“There are many ways an individual could have obtained this product, either legally or illegally,” said SCRAPS Lead Animal Protection Officer Nicole Montano, the primary officer investigating these crimes.
SCRAPS is urging everyone to help spread the word about the poisonings in Spokane, and is advising pet parents to keep a close eye on their furry friends and thoroughly inspect their yards and surrounding properties for foreign or toxic substances.
If anyone has any information related to these incidents, please call SCRAPS’s emergency line at (509) 477-2533. This level of cruelty can lead to a charge of animal cruelty in the first degree, a class C felony that carries a maximum penalty of five years in prison and a $10,000 fine.
Spring has sprung, and with the change of season, our thoughts inevitably turn to Easter celebrations, spring cleaning and much-needed home improvement projects. But the new balmy weather can prove not-so-sunny for curious pets—or their unwitting parents. Before you embark on seasonal chores or outdoor revelry, take inventory of potential springtime hazards for your delicate, furry friend. To help you out, our ASPCA experts have come up with a few seasonal tips that will help prevent mishaps or misfortunes.
Easter Treats and Decorations Keep Easter lilies and candy bunnies in check—chocolate goodies are toxic to cats, dogs and ferrets, and lilies can be fatal if ingested by our feline friends. While bunnies, chicks and other festive animals are adorable, resist the urge to buy—these cute babies grow up fast and often require specialized care!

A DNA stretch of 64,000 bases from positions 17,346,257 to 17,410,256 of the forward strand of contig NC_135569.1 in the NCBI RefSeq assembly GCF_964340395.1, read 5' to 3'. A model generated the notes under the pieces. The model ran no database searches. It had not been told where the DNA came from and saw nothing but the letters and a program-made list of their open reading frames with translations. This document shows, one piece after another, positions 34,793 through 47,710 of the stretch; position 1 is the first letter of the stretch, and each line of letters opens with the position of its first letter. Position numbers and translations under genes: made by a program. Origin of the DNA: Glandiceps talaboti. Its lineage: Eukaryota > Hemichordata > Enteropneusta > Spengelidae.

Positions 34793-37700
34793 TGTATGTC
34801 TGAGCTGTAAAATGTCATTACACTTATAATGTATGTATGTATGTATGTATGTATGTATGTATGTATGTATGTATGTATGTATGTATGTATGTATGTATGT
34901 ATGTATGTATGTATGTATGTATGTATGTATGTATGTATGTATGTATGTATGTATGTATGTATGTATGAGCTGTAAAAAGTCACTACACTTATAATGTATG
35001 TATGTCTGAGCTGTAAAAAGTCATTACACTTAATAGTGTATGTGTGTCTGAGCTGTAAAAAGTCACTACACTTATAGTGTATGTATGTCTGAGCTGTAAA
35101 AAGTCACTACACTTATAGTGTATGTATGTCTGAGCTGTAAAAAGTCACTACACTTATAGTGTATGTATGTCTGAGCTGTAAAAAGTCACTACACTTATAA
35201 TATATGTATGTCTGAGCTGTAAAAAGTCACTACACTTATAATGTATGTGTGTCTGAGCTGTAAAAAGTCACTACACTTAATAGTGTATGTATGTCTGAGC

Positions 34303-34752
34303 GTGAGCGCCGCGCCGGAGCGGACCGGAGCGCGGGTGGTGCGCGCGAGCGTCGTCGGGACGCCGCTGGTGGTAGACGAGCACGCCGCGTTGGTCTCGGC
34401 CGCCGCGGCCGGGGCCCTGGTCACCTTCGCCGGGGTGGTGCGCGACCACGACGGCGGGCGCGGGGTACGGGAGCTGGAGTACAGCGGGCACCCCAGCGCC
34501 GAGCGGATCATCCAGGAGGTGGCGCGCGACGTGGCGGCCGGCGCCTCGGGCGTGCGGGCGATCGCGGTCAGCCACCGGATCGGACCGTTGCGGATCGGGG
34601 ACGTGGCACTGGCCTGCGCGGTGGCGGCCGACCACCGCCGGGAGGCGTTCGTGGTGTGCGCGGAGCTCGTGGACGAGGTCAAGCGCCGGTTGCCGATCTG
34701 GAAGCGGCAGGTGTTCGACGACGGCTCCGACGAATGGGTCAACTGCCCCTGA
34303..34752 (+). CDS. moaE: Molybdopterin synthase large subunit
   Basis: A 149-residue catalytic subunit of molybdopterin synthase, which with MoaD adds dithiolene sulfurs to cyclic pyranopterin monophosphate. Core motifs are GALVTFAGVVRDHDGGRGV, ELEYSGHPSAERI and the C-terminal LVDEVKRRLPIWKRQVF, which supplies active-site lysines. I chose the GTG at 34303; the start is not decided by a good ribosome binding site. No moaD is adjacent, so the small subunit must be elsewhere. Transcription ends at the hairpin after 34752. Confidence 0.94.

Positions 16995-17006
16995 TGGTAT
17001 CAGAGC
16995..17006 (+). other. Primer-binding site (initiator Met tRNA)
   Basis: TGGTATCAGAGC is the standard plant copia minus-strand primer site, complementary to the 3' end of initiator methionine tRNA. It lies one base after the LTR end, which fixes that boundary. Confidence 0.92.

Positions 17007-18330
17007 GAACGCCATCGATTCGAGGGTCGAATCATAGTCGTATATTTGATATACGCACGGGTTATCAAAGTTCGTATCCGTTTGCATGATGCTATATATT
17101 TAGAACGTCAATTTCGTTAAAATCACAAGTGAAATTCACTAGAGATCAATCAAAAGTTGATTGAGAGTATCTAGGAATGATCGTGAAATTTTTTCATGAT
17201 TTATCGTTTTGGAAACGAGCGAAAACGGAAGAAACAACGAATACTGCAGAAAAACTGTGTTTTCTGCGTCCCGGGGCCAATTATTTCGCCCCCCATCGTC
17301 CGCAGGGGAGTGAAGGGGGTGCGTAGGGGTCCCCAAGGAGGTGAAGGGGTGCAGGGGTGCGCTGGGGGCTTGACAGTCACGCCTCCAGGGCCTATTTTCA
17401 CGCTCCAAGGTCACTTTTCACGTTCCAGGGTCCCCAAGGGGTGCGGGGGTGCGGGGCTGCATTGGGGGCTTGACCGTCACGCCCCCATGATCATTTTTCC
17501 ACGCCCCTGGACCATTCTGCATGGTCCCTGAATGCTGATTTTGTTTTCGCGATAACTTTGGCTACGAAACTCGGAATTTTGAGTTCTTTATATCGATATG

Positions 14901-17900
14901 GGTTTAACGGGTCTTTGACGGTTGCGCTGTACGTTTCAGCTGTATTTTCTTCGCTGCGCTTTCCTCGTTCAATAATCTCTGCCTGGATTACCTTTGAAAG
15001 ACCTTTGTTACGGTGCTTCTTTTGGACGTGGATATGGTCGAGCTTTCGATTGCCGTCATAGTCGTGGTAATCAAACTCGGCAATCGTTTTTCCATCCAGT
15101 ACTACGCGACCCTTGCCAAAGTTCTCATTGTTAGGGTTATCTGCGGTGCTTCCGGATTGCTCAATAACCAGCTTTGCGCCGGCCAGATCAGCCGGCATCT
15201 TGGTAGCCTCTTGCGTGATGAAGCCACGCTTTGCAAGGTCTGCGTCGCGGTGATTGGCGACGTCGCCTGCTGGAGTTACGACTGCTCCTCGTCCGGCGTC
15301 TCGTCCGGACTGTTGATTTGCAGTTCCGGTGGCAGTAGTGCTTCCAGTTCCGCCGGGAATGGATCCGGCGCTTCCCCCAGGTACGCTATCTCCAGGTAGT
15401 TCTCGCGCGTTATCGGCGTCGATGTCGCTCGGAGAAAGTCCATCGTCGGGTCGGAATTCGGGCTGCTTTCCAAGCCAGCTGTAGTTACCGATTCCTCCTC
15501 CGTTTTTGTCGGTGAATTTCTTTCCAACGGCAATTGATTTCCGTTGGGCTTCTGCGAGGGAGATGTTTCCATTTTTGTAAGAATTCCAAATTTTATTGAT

Buckle Up! Dogs love good weather, too! But allowing them to ride in the beds of pick-up trucks or stick their heads out of car windows is downright dangerous. Abrupt stops or turns can cause major injury, or worse! Pets in cars should always be secured in a crate or wearing a seatbelt harness designed especially for them.
Home Improvement 101 Products such as paints, mineral spirits and solvents can be toxic to your pets and cause severe irritation or chemical burns. Carefully read all labels to see if the product is safe to use around your furry friends. It may be wise to confine your dog or cat to a designated pet-friendly room during home improvement projects.
Ah-Ah-Achoo! Like their sneezy human counterparts, pets can be allergic to dust, plants and pollens. Allergic reactions in dogs and cats can cause minor sniffling as well as life-threatening anaphylactic shock. If your pet suffers from a springtime allergy, please visit your veterinarian.